Are you a curious traveler? If you like straying off the beaten track and exploring the little-known corners of a city, we may have just the right travel guides for you.
Secret Copenhagen tells the stories and anecdotes behind the city’s many curiosities in order to help you explore its every corner. The book is one of Jonglez Publishing’s newest additions to their series of “Secret” city guides.
Like the other volumes, Secret Copenhagen zeroes in on a city that hosts droves of tourists year round. Rather than describe the most popular of sights, however, the books explore what is there to be discovered by those who, in the words of the authors, “thought they knew the city well.”
Save for the most adventurous among us, our exploration of a new place is generally guided by what we have been told. And most guidebooks tell us roughly the same things.
This is by no means a bad thing: Of course we want to see what other travelers recommend seeing. But if you’ve already laid eyes upon the Little Mermaid and the royal mansions of Amalienborg, you may be hungry for other adventures.
Secret Copenhagen features many little oddities throughout the city, a number of which would, quite frankly, be of little interest if it were not for the charming anecdotes the book attaches to them. From an iron chain in a wall, or an old window, to a row of decrepit sheds, many of these artifacts can indeed seem fairly unremarkable at face value.
However, for those interested in history, culture, and their manifestations in our day and age, Secret Copenhagen can be considered a small, portable goldmine. With this book in hand, you will be able to walk the streets of Copenhagen and spot otherwise unseen signs of past times. You will learn that one of the old window’s eight glass panes opens from the outside, a pivotal feature of what is actually an early 1900s pickup point for hot topic news leads.
You will learn the seemingly purposeless rusty iron rings in the Royal Library Garden are remnants of warship moorings, part of King Christian IV’s once busy harbor. Or that the name “Iordano” on a tombstone in the Sculptor’s Garden in fact refers to a loyal dog, who swam and ran tirelessly to catch up with the boat of its master, Nicolai Abildgaard, an 18th-century painter and architect.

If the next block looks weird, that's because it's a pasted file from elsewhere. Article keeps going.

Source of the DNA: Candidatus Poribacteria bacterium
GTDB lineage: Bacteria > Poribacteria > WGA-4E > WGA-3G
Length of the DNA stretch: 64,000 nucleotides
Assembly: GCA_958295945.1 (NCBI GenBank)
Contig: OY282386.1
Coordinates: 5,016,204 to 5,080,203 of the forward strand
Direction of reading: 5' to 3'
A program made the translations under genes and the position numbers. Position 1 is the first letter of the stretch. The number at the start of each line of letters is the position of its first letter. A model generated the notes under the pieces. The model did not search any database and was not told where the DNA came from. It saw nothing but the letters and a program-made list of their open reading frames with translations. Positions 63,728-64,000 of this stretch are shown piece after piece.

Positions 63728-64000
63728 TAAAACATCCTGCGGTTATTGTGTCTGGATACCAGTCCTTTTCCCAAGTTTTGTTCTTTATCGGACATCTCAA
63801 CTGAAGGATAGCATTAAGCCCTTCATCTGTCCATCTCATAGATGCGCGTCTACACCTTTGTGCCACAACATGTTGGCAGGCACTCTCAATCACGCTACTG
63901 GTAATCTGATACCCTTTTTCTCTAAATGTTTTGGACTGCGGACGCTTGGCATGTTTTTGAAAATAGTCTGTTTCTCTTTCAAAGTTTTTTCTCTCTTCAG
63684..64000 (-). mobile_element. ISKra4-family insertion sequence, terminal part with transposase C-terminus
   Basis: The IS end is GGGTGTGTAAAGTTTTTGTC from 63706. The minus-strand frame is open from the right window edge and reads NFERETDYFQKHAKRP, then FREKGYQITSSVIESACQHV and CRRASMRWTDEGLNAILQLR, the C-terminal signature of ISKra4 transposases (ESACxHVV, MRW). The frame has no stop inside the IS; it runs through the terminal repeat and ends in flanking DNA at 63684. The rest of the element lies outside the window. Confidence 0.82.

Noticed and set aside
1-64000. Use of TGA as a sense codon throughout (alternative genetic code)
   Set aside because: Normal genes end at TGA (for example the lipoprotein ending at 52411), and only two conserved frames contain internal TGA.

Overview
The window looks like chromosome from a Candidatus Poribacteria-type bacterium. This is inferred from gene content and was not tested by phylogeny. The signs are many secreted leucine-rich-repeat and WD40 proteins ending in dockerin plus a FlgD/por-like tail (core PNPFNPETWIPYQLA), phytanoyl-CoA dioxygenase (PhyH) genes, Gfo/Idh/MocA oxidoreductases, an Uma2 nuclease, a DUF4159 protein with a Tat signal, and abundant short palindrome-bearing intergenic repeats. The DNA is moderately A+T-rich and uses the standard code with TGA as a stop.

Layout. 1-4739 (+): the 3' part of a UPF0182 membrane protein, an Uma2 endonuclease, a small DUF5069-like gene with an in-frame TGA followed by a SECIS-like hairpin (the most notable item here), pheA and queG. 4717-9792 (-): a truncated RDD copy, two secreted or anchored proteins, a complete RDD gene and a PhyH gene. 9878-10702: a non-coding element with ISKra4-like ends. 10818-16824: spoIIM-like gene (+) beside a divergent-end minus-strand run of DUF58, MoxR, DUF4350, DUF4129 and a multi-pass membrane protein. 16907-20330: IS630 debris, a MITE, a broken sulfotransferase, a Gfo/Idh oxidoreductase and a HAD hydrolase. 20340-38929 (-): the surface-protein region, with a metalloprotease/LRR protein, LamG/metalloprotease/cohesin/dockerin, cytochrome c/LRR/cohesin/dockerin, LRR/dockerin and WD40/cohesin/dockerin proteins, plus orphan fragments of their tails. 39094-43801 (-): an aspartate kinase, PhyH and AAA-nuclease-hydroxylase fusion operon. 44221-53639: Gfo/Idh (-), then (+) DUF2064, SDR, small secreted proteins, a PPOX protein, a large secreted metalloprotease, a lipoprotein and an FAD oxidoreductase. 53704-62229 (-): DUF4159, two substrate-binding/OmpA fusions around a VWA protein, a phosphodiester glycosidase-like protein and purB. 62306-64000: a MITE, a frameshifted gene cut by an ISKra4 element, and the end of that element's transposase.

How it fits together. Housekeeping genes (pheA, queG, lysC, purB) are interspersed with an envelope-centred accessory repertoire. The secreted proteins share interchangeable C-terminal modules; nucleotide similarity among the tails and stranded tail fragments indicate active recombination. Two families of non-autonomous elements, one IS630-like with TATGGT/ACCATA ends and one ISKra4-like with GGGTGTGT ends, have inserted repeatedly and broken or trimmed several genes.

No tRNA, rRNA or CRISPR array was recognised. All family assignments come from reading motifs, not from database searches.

As a guidebook, Secret Copenhagen indeed adds some depth and hidden meanings to little things around the city that would otherwise, in all likelihood, go unnoticed. Of course, a few museums and galleries are listed as well, such as the Copenhagen Prison Museum and the Storm P. Frieze.
I’m a big fan of the book’s layout. Lots of guidebooks try to do everything at once, and it’s easy to get lost in all their different chapters, sections, and subsections. In Secret Copenhagen, each flip of the page reveals a single new landmark, easy-peasy.
The content of the pages itself is very intuitive to navigate as well, as the structure is very consistent. The left page (nearly) always shows a full-page picture, while the right holds the textual information.
On the text page, below the name of the landmark at the top, you see the address, the closest public transport station, as well as any other relevant details such as contact info, opening hours, tours, and so on. The few times they do deviate from this layout, they do it for good reason.
In general, I feel it’s important that guidebooks can function as a useful tool for the reader, or visitor. All in all, the information in this travel guide is structured and arranged very conveniently, proving an easy reference on the go – a major plus for Secret Copenhagen in my book.
While I have very few issues with this book, I do feel obligated to briefly comment on the writing. For reasons related to the use of colloquial language, I (as a non-native speaker of English) more than once found myself rereading sentences to understand exactly what was meant.
The book’s idiomatic inconsistencies are not so glaring, however, that Secret Copenhagen fails to convey its stories. In fact, it does so quite capably. My only concern is that some anecdotes lose a little bit of their magic to the at times uneven flow. Regardless, while the book perhaps wouldn’t make for an exciting bedtime read, it gets across the information to the busy tourist, who will probably read just a few sections in a row.
Whoever is exploring Copenhagen in depth will be happy to have this mini-encyclopedia in hand. The stories of Secret Copenhagen do have a lot of charm, and anyone who considers themselves a true history buff would be remiss to leave this book behind.
Special thanks to Jonglez Publishing for the free review copy of their book!
(Image credit: 1) Editions Jonglez 2) & 3) pixabay.com)